What’s In Me For It?

What is your giving quotient (GQ)?

An executive friend of mine was exploring new career opportunities within his current organization. Many of his friends were encouraging him to ask for what he wanted. I told him “What you want is only half of the story. You need to also ask your boss how your skills and interests will best benefit the company”.

I remember once asking a new groom on the eve of his marriage ceremony “What’s in you for this marriage?”  The question took him by surprise because he had been preoccupied with a cost/benefit analysis of that big life event.

So then how do we keep our focus on what we give and not just what we get?

We let go of attachment

In a recent team-building exercise I commented to a group of senior executives “instead of asking what your team is giving to you ask what you can give back to other members in your regional group”.

Legendary NBA coach Phil Jackson of Chicago Bulls and LA Lakers fame talks about the importance of giving in his book “Sacred Hoops”. When he started coaching the Bulls he had a team of super stars like Pippen and Jordan. But the team was not consistently winning championship titles. One of Jackson’s first tasks was to sell the team on the virtue and practice of being less selfish. He told them in effect, “The name of the team is on the front of the jersey. Your name is on the back.”

Try tightly grasping a coin in your hand and at the same time attempt to pick up some new object with that hand. Impossible right? So too, we restrict our capacity to relish life by grasping onto relationships and things.

Poet Robert Blake wrote

He who binds himself to a Joy

Does the winged life destroy;

He who kisses the Joy as it flies,

Lives in Eternity’s sunrise.

We live with gratitude for what we have

Occasionally we find ourselves astonished at the goodness of life. Most of the time, however, we wander through life with little gratitude.  We fail to notice the beauty of the countryside or the kindness of others. We can spend most of our reflective time focusing on the past and especially the future without truly being in the present.  As John Lennon cogently noted in one of his songs:  “Life is what happens to you while you’re making other plans.”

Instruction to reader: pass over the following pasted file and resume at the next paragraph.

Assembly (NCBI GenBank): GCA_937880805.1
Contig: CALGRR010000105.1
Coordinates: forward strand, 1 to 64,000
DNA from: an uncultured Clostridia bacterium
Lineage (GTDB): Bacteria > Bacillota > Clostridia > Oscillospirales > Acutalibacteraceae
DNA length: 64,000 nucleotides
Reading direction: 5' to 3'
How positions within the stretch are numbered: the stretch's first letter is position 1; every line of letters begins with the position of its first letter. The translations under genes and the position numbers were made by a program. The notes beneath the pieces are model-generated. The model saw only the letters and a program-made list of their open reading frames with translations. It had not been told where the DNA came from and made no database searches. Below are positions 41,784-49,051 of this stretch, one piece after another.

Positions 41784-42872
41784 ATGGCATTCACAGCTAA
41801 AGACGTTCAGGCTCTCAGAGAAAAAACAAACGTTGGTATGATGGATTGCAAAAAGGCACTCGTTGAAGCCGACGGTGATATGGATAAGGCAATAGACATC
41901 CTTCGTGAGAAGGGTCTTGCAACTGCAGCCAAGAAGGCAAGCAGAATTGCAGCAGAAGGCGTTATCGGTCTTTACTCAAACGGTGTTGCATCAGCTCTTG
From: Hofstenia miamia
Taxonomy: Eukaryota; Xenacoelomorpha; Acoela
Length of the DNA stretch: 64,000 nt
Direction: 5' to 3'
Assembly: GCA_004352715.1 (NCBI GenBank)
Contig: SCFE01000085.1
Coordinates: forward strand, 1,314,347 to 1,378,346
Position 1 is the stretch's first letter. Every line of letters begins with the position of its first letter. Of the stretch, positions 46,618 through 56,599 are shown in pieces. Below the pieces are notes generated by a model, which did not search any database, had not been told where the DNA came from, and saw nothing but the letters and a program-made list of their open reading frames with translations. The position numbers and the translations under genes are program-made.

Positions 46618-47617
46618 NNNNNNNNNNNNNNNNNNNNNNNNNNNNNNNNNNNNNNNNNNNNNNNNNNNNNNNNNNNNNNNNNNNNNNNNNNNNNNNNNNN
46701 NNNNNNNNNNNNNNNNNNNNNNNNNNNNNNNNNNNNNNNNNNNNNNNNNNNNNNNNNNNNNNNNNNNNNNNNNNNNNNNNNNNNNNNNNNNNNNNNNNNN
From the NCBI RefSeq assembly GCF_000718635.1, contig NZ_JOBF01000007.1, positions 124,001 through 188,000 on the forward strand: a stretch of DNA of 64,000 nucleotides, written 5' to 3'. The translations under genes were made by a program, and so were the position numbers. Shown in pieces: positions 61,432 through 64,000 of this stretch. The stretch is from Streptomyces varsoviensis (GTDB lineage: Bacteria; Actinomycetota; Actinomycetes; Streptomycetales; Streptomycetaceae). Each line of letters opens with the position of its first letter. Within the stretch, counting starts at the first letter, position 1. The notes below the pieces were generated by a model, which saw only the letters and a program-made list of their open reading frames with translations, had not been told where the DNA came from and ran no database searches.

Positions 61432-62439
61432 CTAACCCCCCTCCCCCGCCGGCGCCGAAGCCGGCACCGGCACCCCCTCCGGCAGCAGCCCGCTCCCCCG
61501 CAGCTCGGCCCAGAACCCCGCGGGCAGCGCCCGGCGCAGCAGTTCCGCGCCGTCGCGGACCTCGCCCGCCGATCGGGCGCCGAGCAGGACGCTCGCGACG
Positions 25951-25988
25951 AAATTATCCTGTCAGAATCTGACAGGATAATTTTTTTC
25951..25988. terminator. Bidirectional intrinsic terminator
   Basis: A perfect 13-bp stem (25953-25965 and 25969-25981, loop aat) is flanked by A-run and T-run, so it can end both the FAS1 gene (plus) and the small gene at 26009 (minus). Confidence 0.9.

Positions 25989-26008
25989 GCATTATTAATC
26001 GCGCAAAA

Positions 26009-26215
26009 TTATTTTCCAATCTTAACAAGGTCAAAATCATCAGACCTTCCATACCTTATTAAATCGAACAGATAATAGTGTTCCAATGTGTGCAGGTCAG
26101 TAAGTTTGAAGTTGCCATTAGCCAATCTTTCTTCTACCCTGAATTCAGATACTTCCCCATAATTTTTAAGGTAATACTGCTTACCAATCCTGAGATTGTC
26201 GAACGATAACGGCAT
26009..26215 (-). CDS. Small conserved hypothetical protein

Yesterday I heard from a friend who is living with a family member with Alzheimer’s. As he talked about the difficulties of living with a person with this disease I felt both a surge of compassion for him as well as gratitude that I have so much.

Life seems to fly by the older I get. I cannot stop that flight and make time stand still, go back to the good old days, or stop the pace of progress. I can stop to kiss the joy that flies by, savor the moment, and live as fully as I can in the present.

We give back where we can

In the “What’s in it for me?” generation I ask myself from time to time “What have I given lately?”  

The question “What’s in me for it?” takes us off the automatic pilot of self-seeking. It pushes us from a self to an other focus and from an extrinsic to an intrinsic motivation. The deep satisfaction that comes form giving back to a community,  mentoring others, and being mindful of the impact of our kind words throughout the day can be a source of deep fulfillment as well as encouragement to others.


What’s in you for others?

Please share the fulfillment you have found in increasing your GQ

About cedricj

I am a licensed psychologist and management consultant and have always been intrigued by how leaders can inspire people in their organizations. The bottom line is that people are not always motivated by material rewards, the use of the carrot or the stick, fear and intimidation,and command and control, Five human needs inspire and drive us. Kristine S MacKain, Ph.D and myself describe these inspirational forces in our book "What Inspirational Leaders Do" (Kindle 2008)
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